In healthy living circles, the idea of doing cleanses and detox of the body have been around for a long time. But one of the newer buzzwords has been taking detox baths. And while many people think you may need to visit a spa, it is one of the easiest methods of detox to do right from your own home! A detox bath is a great way to help facilitate our body’s natural detoxification process.
In the world we live in, we are surrounded by toxins and because of this; the need to detox our bodies is greater than ever. There are toxins in the air we breathe, the food we eat (both at restaurants and in the food we buy from stores), the medicine we take and in many cases, the water we drink. The toxins in our body can cause irritation and harm us on the inside if left.
The body is built to naturally remove contaminants from within and detox us, but it’s not a cure all, and with so much being pushed into our bodies it can’t always keep up with all the toxins getting stuck inside us. A detox bath is an amazing way for us to help the body to flush out toxins.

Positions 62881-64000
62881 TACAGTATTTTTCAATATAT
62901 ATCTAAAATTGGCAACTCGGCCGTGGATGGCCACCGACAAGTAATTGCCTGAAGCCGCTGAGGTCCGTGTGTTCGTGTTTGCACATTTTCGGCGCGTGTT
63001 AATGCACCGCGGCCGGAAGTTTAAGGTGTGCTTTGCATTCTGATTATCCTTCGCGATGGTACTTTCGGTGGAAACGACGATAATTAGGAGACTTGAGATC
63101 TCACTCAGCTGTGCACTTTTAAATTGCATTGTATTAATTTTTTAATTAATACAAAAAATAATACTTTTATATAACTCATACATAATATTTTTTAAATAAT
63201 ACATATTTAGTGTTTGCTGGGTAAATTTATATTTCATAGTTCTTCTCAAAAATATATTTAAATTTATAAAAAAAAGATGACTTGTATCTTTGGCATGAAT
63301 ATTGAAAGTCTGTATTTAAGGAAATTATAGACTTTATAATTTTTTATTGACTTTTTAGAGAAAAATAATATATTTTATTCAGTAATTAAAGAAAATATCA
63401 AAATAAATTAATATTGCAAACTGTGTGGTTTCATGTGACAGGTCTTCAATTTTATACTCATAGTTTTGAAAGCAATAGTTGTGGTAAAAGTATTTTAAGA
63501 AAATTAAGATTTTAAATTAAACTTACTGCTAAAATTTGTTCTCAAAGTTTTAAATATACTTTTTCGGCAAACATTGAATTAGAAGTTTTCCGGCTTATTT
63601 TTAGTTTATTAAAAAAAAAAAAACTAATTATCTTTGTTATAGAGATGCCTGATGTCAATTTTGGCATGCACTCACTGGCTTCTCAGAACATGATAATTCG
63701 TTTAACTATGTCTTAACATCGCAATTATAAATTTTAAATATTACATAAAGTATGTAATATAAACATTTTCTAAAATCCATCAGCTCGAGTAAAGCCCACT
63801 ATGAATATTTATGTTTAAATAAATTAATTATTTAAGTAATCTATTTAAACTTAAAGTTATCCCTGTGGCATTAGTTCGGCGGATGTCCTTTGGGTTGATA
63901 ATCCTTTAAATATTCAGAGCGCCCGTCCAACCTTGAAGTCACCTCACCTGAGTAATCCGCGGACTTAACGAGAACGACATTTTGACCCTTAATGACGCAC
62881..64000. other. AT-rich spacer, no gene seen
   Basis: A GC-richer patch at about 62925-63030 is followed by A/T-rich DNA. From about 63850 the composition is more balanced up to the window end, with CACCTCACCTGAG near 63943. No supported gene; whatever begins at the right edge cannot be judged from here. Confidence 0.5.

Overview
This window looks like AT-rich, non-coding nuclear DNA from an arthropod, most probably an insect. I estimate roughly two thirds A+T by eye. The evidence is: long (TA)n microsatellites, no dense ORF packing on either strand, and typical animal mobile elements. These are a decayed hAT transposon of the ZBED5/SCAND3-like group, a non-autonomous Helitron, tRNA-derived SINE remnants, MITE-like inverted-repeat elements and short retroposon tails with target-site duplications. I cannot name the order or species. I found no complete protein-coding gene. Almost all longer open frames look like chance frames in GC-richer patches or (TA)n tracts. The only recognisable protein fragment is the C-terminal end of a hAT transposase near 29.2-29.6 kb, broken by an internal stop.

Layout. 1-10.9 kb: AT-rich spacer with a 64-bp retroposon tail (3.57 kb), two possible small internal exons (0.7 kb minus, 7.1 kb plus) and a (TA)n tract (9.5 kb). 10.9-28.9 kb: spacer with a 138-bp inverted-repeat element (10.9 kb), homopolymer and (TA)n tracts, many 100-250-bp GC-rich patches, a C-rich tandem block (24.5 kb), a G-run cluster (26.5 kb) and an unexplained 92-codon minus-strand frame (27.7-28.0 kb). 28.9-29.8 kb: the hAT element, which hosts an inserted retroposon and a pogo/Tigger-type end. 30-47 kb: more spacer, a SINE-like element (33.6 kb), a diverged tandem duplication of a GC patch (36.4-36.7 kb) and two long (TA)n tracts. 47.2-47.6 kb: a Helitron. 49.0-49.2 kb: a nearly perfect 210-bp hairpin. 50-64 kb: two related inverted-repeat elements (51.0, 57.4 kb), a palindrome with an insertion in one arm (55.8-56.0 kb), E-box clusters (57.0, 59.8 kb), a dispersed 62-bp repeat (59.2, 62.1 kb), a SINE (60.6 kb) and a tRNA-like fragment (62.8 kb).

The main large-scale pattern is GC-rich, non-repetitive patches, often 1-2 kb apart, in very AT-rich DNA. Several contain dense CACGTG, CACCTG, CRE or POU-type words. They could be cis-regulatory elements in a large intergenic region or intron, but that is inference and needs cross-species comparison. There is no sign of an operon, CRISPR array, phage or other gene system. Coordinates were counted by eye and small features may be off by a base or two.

Time for some depressing facts…
The list of toxins and places you can get pollutants into your body is nearly endless. And it starts the moment you wake up: from your morning shower that bathes you in water that is contaminated with pollutants, the soap and shampoo is fused and built with all sorts of chemicals, toothpaste with fluoride, and your breakfast where the food has most likely been covered in pesticides or even possibly genetically modified.
Now with that short look at what most people’s mornings look like, you can see how easy it is for toxins to get into our body and why doing a detox is so important.
- 2,100 toxins, including pesticides, herbicides, PVCs, are all active and present in our water supply
- 80,000 metric tons of carcinogens are pushed into North American air every year.
- Over 80% of food has genetically modified ingredients
- The EPA estimates that the average person has residues from over 400 toxic compounds in their body at any given time.
- 82,000 chemicals are in use today across America, but a conservative guess is that one forth has not been checked for toxicity.